Looking to the post-pandemic future

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I’m not going to attempt to foretell the impact that the current pandemic will have on our financial systems or on financial crime – there are many people much better qualified than I to do that.  For instance, the tip-top think-tank RUSI has published a commentary on how organised crime – and the forces ranged against them – might react to the new environment.  Anita Clifford of Bright Line Law has written a helpful piece on the implications of AML and CDD for a financial sector in home-working lock-down.  And we already know that even FIUs are having to adjust to working in new ways.

Rather, what I want to consider today is the long-term impact that this unforeseen (for most of us) and devastating (for some of us) disruption will have on how we frame our future due diligence endeavours.  First, in most jurisdictions the AML requirements are predicated on a risk-based approach: you adjust the level of due diligence, monitoring, training, etc. depending on the level of (money laundering and terrorist financing) risk presented by a situation – the type of client, or the size/origin of transaction, or the duties of the member of staff.  Business continuity plans are coming into their own, but I am fairly sure that the majority of them were designed for a fire at the office, or the crashing of a key server, or the kidnap of the Board of directors (now, now, no wishful thinking) – I doubt many were designed with a global shutdown in mind.  In other words, our concept of risk has taken a battering, and I can imagine that once we’re allowed back to work as normal, business risk assessments will be pulled out of storage for a careful examination in the light of the “new normal”.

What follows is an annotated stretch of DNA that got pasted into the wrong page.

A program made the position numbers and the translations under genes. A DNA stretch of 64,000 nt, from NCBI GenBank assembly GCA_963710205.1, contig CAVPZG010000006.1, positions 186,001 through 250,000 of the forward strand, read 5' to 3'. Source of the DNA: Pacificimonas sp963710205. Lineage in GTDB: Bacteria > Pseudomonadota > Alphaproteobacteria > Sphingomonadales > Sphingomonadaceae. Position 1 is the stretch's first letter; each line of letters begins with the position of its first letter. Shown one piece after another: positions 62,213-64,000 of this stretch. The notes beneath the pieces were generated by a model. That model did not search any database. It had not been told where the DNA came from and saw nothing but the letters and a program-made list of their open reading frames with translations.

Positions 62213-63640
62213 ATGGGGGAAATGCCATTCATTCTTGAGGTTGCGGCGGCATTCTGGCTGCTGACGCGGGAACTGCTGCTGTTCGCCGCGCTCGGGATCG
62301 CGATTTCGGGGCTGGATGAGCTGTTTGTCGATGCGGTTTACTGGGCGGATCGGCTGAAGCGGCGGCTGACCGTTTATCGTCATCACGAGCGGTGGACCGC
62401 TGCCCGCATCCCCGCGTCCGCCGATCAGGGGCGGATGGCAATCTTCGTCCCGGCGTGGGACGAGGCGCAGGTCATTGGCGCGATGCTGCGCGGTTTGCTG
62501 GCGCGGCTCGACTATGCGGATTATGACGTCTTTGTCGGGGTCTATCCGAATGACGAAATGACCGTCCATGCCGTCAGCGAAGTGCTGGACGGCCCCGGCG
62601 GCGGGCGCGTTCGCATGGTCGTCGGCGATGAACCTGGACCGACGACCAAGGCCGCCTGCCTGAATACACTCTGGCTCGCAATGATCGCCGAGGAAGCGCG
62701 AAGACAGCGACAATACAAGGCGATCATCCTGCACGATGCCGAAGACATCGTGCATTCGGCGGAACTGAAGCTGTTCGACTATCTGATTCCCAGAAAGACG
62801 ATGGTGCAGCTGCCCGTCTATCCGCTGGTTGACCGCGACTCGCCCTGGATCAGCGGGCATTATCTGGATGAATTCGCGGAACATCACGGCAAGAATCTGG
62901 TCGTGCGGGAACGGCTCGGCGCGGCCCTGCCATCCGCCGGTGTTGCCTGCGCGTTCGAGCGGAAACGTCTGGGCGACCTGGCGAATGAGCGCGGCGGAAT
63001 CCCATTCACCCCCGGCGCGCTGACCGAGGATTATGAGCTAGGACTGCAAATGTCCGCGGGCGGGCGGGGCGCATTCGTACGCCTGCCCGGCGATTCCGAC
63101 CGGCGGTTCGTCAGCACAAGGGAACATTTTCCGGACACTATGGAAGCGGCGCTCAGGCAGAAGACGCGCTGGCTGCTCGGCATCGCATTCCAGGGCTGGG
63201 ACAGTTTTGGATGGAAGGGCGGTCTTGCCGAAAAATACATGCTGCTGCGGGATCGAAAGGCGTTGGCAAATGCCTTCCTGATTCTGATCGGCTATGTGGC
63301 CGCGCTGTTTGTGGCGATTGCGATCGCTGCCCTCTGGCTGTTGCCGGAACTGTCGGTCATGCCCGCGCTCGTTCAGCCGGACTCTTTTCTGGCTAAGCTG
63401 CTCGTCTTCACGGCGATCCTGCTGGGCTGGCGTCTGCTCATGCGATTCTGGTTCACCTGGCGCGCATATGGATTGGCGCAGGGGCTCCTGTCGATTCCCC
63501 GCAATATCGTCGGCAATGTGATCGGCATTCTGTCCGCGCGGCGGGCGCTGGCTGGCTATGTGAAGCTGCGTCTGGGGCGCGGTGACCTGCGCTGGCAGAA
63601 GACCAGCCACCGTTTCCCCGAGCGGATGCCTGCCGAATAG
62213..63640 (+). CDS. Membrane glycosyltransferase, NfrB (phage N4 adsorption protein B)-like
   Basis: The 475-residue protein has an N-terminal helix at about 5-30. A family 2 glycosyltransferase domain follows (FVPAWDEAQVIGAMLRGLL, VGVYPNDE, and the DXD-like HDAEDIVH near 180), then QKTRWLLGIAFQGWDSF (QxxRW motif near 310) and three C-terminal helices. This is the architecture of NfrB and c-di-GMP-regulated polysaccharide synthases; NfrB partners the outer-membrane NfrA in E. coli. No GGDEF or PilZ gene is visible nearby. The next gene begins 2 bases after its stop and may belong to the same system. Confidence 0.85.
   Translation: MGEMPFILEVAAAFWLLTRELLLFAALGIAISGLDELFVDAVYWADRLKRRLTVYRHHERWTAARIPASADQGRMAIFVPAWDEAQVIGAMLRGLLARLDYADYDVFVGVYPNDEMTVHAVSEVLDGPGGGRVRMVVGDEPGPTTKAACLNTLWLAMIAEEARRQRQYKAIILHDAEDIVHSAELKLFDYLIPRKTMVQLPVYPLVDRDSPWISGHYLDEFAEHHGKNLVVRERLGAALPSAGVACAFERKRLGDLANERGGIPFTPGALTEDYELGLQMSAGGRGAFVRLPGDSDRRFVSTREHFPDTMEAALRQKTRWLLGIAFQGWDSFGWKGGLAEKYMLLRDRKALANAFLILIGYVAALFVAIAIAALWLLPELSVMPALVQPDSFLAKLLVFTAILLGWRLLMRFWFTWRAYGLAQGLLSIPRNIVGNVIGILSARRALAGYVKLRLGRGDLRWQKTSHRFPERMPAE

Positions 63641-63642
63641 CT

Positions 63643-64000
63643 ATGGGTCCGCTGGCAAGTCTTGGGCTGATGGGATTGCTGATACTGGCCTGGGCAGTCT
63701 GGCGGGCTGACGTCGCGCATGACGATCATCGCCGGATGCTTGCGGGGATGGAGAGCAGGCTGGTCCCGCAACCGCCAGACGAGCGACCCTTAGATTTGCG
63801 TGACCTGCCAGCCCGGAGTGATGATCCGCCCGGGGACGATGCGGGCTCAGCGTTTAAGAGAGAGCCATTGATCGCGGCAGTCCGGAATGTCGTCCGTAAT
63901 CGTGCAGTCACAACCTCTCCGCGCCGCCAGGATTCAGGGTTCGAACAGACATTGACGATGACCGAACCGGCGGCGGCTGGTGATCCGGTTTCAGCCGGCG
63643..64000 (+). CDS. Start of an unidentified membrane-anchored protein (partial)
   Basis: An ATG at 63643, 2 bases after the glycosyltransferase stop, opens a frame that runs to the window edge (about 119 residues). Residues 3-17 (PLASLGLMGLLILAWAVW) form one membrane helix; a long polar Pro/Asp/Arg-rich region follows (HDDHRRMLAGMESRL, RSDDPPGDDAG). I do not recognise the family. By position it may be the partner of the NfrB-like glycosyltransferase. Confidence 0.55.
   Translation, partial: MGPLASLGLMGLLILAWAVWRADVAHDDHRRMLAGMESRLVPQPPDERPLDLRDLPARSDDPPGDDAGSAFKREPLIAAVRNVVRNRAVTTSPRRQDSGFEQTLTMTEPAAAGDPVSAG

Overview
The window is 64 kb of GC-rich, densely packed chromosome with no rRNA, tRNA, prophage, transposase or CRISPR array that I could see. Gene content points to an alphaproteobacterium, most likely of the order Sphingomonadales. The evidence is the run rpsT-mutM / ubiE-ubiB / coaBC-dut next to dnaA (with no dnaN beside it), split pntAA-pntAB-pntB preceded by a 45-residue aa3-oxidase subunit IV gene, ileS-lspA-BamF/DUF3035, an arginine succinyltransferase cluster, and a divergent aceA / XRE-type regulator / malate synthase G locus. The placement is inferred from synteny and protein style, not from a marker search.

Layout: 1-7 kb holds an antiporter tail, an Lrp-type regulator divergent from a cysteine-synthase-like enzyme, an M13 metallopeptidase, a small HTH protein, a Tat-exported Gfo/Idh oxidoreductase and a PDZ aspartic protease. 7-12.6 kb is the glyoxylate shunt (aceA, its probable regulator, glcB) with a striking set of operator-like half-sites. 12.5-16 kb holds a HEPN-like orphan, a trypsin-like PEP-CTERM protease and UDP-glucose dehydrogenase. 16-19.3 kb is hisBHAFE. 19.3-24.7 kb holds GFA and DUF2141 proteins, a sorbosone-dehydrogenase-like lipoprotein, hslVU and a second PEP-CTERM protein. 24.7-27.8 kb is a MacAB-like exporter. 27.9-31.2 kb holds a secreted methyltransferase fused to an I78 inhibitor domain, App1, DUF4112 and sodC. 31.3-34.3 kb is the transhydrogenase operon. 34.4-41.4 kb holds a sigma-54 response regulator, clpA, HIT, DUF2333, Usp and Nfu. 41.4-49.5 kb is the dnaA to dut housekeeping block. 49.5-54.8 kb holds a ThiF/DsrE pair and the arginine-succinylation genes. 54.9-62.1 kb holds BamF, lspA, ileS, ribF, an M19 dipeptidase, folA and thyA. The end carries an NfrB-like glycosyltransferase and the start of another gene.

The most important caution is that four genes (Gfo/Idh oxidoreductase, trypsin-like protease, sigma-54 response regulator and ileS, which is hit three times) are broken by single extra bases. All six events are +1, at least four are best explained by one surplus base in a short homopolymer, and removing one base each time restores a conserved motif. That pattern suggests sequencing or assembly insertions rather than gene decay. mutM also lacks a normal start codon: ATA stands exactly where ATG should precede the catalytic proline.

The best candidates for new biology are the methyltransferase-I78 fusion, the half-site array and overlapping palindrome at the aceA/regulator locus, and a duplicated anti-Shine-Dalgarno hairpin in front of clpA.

And second, every person who goes on their first, baby AML course is told that they are obliged by law to report any suspicion of money laundering, and that this cannot be done for them by a computer (such as a transaction monitoring system) because computers have no hearts or souls and therefore can spot only the unusual, not the suspicious.  So what now is “usual”?  In the past, a reliable client who suddenly took out large sums of cash, or refused to come into the office in person, or changed his mind about investments or contracts on a daily basis would appear unusual – now, he’s merely being prudent.  When the dust settles, how will we tell the difference between those whose finances and decisions went haywire because of the pandemic, and those who are simply using that as a cover story for illicit money movements?